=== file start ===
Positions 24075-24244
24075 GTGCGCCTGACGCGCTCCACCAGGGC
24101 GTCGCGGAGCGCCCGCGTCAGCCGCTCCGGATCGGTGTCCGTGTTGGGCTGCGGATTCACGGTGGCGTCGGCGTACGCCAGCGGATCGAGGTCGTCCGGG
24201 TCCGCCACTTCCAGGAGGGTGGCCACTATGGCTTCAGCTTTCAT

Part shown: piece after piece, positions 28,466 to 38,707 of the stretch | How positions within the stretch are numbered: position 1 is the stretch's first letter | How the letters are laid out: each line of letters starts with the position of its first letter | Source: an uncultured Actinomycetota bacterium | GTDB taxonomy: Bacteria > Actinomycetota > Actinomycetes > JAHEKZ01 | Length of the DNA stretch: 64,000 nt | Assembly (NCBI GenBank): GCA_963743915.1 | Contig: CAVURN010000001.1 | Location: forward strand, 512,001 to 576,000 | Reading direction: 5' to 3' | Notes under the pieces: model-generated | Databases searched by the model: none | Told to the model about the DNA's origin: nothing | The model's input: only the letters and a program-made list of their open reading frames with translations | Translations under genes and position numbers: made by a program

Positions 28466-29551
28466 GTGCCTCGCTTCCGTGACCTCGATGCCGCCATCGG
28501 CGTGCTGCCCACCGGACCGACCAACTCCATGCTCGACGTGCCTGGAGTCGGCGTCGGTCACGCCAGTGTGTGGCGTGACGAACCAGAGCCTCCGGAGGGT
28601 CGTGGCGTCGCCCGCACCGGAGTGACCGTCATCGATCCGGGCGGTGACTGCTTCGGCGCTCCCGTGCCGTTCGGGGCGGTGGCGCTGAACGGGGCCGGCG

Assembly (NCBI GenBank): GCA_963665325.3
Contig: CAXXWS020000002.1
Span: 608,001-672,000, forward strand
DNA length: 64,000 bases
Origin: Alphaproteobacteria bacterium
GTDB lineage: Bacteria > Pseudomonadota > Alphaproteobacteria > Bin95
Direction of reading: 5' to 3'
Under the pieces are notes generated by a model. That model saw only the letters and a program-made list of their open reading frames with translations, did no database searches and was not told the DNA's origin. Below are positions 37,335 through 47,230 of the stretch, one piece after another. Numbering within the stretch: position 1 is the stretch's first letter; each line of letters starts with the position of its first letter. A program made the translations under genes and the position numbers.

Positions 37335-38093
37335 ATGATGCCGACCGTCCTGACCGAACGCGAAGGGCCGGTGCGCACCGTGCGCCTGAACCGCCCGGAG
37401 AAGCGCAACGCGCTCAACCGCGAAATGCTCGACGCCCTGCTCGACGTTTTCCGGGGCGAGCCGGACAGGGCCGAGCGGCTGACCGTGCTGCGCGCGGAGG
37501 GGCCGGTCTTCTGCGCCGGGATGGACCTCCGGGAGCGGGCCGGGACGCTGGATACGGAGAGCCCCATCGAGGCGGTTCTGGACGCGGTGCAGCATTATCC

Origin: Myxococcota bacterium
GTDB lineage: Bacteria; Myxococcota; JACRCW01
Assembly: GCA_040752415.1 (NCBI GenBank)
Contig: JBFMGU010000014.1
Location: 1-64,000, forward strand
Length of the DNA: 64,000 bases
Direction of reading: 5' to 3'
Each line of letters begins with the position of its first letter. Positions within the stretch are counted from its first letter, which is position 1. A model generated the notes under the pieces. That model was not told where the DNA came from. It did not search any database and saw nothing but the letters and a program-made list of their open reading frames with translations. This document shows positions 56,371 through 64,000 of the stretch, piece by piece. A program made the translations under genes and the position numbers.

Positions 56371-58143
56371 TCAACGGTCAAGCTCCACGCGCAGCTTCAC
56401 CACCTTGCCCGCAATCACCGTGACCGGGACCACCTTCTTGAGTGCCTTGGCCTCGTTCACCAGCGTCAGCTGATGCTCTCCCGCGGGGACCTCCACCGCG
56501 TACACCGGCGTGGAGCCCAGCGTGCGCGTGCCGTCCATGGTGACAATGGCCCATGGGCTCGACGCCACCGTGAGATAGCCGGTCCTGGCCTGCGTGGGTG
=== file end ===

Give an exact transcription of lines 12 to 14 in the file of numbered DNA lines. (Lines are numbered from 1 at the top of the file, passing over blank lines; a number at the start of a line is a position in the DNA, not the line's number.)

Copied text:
Span: 608,001-672,000, forward strand
DNA length: 64,000 bases
Origin: Alphaproteobacteria bacterium